Christianity has a problem. When in recent weeks the US government’s abusive and widely condemned policy of separating migrant children from their families was publicly criticised, the attorney general Jeff Sessions responded by quoting New Testament writer Paul, who in the book of Romans calls on people to obey the laws of the government.
That this would have ruled out the actions of Jesus himself was seemingly lost on Sessions, as indeed was the fact that Jesus’ family were forced to escape across borders. Sessions was rapidly put right by a host of articles and his analysis was called out as “slave master religion”. A handful of faith leaders went so far as to be arrested themselves in protest at US policy.
But the incident highlighted the problem that Christianity has and the problems that are still being created. To lay it out starkly: in the 2016 presidential election a majority of practising Christians in the USA voted for the most racist and misogynistic candidate going, in so doing helping Donald Trump to the position of the most powerful person in the world.
Against such a background it’s easy to forget that the movement from which Christianity emerged was one that shared possessions in common, renounced war and at least in some ways modelled more progressive understandings of gender than in society more widely. To use some words that weren’t around at the time, it was socialist, pacifist and proto-feminist.
And so it is that alongside imperial Christianity, there is also a tradition of work for peace and justice: counting anti-apartheid leader Desmond Tutu, Catholic Worker founder Dorothy Day, civil rights activist Martin Luther King and environmental organiser Wangari Maathai as only some in its hall of fame. All of them defied the laws of their countries to make change happen, in the tradition of the earliest church.
In a lower profile way, modern Quakerism embodies a similar spirit, represented through campaigns for climate justice, nuclear disarmament and a culture of sanctuary rather than xenophobia. On each of those issues the administration of Donald Trump is having an adverse effect, internationally felt: by pulling out of the Paris climate agreement, refusing to sign the UN nuclear weapons treaty and increasing hostility towards people born abroad.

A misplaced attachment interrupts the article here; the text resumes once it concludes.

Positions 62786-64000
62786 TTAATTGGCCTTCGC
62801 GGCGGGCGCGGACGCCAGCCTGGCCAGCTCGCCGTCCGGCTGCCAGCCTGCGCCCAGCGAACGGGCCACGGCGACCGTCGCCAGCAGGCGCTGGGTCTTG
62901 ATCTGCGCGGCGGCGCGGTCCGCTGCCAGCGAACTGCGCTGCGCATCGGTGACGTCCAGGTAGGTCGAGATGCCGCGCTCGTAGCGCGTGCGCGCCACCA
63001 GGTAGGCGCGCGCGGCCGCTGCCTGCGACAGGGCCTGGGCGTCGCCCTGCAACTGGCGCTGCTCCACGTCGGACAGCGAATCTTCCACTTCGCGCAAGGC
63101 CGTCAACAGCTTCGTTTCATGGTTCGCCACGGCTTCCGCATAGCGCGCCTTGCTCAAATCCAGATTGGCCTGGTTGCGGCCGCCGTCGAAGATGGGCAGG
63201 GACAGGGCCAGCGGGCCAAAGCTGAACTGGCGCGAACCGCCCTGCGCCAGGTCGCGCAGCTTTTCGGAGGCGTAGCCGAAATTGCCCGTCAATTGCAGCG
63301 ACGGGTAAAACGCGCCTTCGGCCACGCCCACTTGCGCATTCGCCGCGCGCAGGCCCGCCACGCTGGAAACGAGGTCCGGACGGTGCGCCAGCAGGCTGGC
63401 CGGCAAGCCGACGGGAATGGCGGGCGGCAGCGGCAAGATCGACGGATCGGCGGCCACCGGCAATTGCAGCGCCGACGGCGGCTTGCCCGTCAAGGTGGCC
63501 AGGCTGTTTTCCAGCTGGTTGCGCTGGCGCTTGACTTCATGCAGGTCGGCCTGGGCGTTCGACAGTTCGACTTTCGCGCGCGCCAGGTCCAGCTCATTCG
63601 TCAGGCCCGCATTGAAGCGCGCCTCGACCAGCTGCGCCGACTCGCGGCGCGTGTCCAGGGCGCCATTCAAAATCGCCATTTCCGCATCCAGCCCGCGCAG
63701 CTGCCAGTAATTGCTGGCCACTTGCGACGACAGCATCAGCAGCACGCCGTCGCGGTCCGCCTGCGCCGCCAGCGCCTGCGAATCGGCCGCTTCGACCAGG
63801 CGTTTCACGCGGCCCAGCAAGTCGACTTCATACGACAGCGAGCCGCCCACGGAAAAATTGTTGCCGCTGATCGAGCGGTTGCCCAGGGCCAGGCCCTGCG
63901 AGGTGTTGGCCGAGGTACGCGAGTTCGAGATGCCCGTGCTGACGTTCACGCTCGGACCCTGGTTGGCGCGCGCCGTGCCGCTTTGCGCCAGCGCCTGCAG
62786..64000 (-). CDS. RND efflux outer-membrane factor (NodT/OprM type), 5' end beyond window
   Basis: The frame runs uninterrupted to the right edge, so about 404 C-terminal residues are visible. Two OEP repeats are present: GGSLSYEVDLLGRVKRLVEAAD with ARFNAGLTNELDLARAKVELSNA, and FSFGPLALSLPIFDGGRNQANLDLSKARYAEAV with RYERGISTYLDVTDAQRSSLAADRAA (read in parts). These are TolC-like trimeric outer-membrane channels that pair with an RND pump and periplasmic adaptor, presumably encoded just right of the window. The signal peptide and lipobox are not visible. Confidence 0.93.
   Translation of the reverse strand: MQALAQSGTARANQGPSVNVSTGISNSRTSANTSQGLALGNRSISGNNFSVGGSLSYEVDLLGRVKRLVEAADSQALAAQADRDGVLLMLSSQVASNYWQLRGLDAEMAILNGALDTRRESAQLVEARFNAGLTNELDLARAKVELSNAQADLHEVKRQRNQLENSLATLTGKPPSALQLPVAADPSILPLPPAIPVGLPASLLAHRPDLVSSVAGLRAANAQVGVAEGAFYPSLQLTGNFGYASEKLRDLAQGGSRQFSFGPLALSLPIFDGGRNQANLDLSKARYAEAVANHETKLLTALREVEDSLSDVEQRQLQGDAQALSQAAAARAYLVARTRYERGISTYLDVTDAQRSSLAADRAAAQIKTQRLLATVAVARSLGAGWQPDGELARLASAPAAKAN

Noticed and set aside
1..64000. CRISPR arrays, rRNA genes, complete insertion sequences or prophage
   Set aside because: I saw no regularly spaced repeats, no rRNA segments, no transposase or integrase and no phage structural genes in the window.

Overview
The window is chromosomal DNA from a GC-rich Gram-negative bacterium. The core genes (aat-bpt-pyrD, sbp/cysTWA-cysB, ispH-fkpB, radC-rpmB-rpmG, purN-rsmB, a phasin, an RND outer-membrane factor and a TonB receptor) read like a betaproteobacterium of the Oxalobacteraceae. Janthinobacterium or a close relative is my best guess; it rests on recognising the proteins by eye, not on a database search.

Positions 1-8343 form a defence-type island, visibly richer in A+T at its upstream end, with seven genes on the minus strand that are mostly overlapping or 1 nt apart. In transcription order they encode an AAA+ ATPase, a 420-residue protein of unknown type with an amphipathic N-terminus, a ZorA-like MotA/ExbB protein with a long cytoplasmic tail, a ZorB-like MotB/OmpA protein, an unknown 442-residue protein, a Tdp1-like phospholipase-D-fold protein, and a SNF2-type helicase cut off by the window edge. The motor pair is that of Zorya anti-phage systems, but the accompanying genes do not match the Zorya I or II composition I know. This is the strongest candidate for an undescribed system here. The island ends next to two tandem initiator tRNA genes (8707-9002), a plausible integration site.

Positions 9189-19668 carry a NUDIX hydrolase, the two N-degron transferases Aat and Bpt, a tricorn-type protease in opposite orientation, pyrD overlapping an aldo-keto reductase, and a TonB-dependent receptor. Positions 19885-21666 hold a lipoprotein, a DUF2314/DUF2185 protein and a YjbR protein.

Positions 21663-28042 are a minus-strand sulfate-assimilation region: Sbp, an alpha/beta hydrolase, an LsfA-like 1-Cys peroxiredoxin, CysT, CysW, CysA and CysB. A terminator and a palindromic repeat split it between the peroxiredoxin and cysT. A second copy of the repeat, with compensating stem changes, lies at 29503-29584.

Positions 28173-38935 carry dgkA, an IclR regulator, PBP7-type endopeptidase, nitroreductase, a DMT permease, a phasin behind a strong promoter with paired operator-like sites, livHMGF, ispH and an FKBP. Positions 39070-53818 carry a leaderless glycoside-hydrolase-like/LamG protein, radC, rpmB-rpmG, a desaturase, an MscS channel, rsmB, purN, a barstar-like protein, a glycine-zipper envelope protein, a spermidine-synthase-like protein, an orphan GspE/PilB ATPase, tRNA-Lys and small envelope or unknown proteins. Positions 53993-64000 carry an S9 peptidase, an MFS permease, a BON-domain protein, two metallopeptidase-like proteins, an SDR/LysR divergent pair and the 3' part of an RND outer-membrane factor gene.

It’s easy to externalise modern day problems as happening a long way away or to personalise them in the name of political leaders; but when injustice is being justified in the name of the world’s largest faith of which I am part, then I and many other feel the need to say that what he is doing is not in our name.
The role we can each play may feel small but together it can add up. For my part, when Trump visits Britain on Friday 13 July I will join with others in the prayerful contemplation of a Quaker Meeting before joining the mass demonstration against his conduct and policies. At the time of writing it seems likely that it will be the biggest Quaker Meeting outside of the annual gathering and the largest weekday protest in Britain for decades.
Of course I’d like to play my part in disrupting the US president’s hoped-for media opportunity in the hope of showing an alternative to what he stands for. But that is a quick fix. The bigger job is to first acknowledge then dismantle the scaffolding of structural racism, racism and economic inequality that allowed him to get where he is, and which allow comparable policies to happen here in Britain.
People in this country might only have a day or two to protest Trump. But “Trumpism” is something we can challenge every day, beginning in our faith community.
The Quaker Bloc at the Stop Trump march on 13 July will meet at London’s Friends House Euston at 12 noon.
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